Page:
The University of New England announced on Tuesday that it will receive more than $5 million from the federal government to continue research into the study of pain and new pain therapies.
UNE’s Center for Biomedical Research Excellence (COBRE), based at the university’s Biddeford campus, will use the $5.2 million grant from the National Institutes of Health to support its third and final phase of research. This latest grant means the center has received more than $25 million for pain research over the past 10 years.
UNE said COBRE research contributes to the scientific understanding of the neurobiology of chronic pain and helps facilitate the discovery and development of new therapies. These therapies may include new drugs and non-pharmaceutical treatment options for people with chronic pain.
“It is a major goal of the COBRE program to be part of the workforce training for Maine and also to be a valuable research tool that is not just internal to UNE,” said center director Ian Meng, Ph.D., said in a statement. “We want people outside of UNE to see COBRE as something that can help boost not only research at UNE, but also boost the economy and the biomedical science community in Maine.”
In addition to developing long-term partnerships with organizations such as Corning and the Maine Medical Center Research Institute, the center focuses on supporting young scientists, who often branch out to establish their own independent research programs. Over the past decade, several young professors funded by COBRE have received grants that have deepened their study of pain research.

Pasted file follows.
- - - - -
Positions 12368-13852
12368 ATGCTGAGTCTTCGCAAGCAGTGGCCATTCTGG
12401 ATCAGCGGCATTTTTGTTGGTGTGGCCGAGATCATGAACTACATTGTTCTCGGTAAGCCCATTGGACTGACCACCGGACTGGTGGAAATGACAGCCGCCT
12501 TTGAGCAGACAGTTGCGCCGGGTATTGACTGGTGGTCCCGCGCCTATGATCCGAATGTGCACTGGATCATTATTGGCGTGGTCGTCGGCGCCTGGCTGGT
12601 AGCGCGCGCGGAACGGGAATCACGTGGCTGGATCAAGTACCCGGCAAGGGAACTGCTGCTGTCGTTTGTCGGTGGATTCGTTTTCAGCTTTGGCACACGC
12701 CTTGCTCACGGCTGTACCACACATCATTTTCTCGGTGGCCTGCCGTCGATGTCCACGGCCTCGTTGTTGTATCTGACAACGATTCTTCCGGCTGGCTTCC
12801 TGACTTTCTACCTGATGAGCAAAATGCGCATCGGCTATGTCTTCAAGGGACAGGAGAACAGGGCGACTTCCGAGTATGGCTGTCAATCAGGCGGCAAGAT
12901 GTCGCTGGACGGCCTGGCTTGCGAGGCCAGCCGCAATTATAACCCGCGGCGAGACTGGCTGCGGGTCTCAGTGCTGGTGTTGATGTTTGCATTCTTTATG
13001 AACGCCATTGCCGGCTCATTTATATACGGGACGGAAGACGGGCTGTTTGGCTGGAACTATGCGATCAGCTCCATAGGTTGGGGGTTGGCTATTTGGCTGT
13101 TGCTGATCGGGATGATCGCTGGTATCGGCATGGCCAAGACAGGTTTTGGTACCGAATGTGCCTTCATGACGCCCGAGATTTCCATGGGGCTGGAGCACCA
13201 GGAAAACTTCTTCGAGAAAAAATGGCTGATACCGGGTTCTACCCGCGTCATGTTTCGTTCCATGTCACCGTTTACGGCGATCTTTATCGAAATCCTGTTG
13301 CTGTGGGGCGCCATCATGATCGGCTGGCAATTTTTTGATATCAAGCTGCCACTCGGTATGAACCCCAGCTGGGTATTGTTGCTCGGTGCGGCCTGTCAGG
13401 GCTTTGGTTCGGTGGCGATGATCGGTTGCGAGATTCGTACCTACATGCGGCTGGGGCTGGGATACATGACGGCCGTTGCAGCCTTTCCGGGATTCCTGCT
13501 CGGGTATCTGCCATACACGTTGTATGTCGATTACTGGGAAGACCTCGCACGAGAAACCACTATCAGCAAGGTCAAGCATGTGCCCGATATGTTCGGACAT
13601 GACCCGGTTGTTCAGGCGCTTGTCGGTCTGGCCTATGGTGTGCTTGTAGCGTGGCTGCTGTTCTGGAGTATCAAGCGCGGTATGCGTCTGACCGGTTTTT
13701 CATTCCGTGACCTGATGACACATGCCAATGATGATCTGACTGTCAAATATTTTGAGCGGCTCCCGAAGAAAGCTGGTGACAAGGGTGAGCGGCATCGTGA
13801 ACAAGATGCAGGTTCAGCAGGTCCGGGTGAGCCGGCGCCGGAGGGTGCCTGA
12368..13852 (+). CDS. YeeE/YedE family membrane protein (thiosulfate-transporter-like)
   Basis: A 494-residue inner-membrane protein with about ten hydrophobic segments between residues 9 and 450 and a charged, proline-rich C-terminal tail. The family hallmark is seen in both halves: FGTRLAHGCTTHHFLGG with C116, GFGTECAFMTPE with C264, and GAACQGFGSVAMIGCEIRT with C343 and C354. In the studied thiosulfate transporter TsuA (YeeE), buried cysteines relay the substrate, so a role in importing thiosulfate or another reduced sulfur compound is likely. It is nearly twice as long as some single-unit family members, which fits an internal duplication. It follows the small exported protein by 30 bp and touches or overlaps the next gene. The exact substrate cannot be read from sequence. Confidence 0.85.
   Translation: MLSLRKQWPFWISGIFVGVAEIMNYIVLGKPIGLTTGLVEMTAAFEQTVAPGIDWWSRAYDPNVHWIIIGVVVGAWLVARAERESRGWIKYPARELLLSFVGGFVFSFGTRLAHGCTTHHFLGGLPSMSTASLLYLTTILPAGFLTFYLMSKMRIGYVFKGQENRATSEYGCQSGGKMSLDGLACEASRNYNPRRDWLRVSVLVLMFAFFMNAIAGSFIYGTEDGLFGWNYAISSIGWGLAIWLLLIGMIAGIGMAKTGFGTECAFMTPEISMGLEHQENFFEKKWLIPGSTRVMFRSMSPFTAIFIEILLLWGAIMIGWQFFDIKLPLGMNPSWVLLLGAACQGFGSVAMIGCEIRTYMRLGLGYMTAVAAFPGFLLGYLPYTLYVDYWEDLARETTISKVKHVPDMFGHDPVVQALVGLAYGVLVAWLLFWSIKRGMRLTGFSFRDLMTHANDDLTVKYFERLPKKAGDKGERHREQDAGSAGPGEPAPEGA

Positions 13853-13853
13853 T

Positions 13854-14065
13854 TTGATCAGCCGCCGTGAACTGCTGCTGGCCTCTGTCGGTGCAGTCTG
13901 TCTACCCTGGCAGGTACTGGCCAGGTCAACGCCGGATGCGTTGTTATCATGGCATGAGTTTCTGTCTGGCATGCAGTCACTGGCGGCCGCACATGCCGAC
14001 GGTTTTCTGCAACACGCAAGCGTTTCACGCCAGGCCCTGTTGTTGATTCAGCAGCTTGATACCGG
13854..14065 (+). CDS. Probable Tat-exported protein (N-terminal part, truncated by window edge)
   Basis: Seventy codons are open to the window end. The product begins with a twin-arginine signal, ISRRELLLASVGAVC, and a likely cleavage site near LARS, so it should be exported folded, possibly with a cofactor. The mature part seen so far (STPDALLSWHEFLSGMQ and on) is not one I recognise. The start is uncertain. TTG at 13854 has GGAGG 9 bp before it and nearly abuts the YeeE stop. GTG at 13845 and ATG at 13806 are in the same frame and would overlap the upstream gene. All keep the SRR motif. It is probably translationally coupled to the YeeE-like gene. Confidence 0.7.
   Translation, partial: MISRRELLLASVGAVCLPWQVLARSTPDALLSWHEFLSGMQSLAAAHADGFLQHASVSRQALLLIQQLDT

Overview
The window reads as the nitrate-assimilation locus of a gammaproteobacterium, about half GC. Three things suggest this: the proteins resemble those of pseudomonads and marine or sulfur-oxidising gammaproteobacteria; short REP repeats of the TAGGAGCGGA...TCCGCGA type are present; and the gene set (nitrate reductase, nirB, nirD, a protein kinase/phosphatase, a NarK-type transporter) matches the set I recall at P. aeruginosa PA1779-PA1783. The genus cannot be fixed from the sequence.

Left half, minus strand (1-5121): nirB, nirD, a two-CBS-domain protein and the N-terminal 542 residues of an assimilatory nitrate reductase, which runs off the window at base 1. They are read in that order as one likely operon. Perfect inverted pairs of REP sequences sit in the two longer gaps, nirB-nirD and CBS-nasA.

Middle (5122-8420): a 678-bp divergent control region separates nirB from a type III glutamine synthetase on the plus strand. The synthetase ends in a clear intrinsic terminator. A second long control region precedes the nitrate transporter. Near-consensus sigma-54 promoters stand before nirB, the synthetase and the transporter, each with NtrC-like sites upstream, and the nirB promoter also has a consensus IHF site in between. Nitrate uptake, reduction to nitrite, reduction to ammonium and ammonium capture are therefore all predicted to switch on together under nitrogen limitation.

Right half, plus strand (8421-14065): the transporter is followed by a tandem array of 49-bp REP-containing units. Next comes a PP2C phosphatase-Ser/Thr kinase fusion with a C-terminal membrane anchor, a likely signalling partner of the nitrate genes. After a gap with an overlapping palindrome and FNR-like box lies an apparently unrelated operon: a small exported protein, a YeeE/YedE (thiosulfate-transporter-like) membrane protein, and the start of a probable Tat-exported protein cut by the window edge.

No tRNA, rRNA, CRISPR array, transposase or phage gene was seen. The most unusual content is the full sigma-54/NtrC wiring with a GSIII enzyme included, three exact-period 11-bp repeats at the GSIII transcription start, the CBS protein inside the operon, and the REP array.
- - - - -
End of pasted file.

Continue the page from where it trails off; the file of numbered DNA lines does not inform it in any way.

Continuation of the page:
Benjamin Harrison, assistant professor of biochemistry and nutrition, received $1.8 million from the National Institute of Neurological Disorders and Stroke to develop nonopioid pain treatments. Harrison said the support he received from the center led to his success.
“COBRE allowed me to come and work at UNE, to set up a laboratory, to hire a team, to obtain all the necessary equipment and instrumentation to carry out my experiments and to apply for independent funding” , did he declare. “If it hadn’t been for COBRE, I just wouldn’t be on ONE, and I never would have had the support that I have.”
Students also benefit from the center’s basic research facilities. Students have the opportunity to be trained and conduct research in the behavioral, histology, and imaging programs that house high-tech microscopes and imaging analysis software.
The center was established in 2012 with funding from the National Institute of General Medical Sciences.
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